They weren’t quite Nadal and Federer, but Nima Roshan and Denny Fafek put on an impressive show in the men’s final Sunday morning at Diamond Hills Sports Club. Their serves were blurs at more than 120 mph; their baseline rallies were usually brief but often thrilling; their drop shots were smile-inducing and some of the passing shots were eyebrow-raising as they skirted just inside the line at high velocity.
In the end, it was Roshan’s serve-and-volley game that won out over Fafek’s baseline strategy, taking the first two sets in the best-of-three-set match by scores of 7-5 and 6-2. Fafek, of Mountain View, also did himself in with a few too many double-faults and unforced errors at the net.
The first set was a seesaw battle for the first seven games until Roshan, of Studio City, broke Fafek’s serve in the eighth game and let out with his first loud “Come on!” of the match. Before that, the only sounds were occasional applause from the mostly quiet crowd of 50 people, a soft grunting “unh” from each player on baseline shots and an occasional “C’mon, baby” from Roshan’s wife.
Fafek broke right back, however, and it was still anybody’s match until Fafek double-faulted and committed two unforced errors when he was serving at 5-6, losing the game and match.
The second set lacked the drama of the first, as Rashon broke Fafek’s first serve – again punctuated with a loud “C’mon!” Fafek broke back but was broken again on his next serve. Rashon then held serve to go up 4-1 and they traded serves after that for the Rashon victory and a final victorious “C’mon!” He earned $1,500 for his effort, while Fafek received $800.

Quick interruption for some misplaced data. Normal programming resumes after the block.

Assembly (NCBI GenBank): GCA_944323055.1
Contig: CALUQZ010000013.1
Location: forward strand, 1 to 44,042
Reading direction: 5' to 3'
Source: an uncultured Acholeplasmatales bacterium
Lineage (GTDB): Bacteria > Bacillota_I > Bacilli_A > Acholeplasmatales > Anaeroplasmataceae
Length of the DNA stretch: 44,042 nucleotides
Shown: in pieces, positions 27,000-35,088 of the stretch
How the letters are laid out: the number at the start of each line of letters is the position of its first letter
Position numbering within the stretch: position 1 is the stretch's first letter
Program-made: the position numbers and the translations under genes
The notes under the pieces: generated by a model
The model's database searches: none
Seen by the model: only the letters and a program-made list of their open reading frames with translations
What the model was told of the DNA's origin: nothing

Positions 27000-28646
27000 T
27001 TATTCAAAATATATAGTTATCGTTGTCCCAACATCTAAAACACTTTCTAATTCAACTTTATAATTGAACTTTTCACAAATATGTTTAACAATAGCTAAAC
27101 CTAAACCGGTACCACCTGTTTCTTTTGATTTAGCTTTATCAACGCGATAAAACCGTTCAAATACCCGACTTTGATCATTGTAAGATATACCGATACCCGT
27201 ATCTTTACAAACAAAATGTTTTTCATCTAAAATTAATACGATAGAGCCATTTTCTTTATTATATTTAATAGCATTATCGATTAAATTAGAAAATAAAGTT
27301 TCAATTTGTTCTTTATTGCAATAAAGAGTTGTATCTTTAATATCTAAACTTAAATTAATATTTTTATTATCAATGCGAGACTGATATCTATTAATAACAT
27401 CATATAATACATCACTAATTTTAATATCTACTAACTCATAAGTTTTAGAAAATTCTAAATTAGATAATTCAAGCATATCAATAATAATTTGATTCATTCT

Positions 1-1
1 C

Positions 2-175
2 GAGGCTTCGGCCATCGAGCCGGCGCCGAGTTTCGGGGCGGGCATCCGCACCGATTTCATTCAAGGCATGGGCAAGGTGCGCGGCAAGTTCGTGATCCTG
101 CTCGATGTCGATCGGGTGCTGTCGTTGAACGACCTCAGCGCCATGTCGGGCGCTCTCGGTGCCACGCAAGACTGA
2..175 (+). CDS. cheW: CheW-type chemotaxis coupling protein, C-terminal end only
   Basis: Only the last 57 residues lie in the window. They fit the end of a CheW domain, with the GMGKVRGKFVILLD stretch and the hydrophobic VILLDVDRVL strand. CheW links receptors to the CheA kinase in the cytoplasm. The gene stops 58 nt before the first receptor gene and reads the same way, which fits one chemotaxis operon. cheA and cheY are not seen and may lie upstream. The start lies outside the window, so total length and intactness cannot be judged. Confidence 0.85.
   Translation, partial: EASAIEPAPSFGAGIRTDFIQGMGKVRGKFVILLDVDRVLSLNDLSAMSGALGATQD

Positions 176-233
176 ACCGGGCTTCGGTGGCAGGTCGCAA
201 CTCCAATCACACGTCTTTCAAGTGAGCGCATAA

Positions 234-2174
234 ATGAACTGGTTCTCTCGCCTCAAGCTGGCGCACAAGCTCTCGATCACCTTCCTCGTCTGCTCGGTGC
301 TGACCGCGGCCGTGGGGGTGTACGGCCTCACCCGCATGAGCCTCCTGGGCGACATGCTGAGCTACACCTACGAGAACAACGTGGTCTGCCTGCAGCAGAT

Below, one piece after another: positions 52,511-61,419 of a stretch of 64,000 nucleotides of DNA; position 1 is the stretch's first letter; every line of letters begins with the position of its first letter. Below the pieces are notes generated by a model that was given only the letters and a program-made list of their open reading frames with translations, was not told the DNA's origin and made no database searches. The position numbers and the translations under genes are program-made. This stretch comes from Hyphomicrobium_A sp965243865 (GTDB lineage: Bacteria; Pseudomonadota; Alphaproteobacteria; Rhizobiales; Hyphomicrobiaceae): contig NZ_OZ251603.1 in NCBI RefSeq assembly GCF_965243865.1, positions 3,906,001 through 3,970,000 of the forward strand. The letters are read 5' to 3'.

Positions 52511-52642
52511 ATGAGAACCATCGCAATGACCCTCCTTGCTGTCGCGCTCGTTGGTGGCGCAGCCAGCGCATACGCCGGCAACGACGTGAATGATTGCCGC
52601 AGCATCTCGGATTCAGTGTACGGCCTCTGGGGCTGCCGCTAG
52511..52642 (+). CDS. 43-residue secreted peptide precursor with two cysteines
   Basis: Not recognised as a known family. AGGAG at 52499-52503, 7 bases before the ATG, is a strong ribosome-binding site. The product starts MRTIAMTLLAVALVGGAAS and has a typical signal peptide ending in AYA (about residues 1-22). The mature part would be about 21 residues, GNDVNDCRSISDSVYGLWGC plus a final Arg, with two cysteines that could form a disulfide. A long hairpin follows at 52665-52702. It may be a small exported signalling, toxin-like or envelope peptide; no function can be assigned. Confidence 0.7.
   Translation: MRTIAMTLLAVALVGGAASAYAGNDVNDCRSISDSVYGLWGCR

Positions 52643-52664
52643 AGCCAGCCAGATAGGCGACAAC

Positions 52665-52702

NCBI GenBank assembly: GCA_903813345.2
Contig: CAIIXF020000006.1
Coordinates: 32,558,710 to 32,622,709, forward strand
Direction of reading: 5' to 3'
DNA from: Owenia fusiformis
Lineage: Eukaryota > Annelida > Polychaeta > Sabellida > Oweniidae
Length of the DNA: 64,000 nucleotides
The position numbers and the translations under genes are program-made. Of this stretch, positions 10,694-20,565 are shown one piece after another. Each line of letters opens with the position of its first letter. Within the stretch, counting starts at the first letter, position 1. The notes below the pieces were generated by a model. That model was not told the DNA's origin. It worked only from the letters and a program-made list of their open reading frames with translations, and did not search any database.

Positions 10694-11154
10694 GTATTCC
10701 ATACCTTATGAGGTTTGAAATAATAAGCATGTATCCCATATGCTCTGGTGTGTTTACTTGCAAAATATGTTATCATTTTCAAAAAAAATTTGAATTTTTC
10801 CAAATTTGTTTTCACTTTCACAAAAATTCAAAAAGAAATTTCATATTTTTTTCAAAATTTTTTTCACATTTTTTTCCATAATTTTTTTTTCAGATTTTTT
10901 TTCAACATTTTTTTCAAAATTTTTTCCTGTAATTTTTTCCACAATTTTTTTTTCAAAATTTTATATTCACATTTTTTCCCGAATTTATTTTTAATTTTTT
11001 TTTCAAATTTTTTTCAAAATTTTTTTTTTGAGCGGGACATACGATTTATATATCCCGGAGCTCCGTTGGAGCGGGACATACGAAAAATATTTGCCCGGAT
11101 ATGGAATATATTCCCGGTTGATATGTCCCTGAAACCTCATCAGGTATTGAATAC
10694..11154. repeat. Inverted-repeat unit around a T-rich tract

Meanwhile, the women’s final was taking place almost unnoticed in the court behind the main court. Lauren Curry of Walnut Creek, and Milica Zivanovic of Sacramento played spirited tennis, but had no ball kids to run and scoop up stray balls and no ref to rule on disputed calls and announce the score. Zivanovic won the match 7-6, 6-2.
Diamond Hills Tennis Director Winston Owen said the idea for the Open was developed after club member Ken Graunstadt, owner of Delta Scrap and Salvage in Oakley, offered to sponsor a tournament.
“This tournament has done what we wanted it to do for getting people excited about tennis – not only playing but watching it,” said Owen. “Families are asking about tennis and signing up for the novice leagues we are running. We plan on doing it again next year; a couple of people have shown interest in being sponsors. It will definitely grow – maybe $10,000 (in prize money) next year.”
The club, which features 17 outdoor tennis courts (and two indoor courts in the winter), provides both social and competitive teams and leagues, private lessons (for members and nonmembers) and cardio tennis workouts for those just looking to get into shape.
“In the future, we want to get tennis on the map here,” said Owen. “Anyone can give me a call here at Diamond Hills: 925-420-4575. We welcome them to come over and try out the great game of tennis. We had the largest leagues in Northern California outside of some clubs in Walnut Creek, the largest of the Spare Time facilities. Kids who never touched a racquet before were hitting it back and forth and rallying.”
For more information, go online to www.sparetimeclubs.com and click on the Diamond Hills Sports Club and Spa link.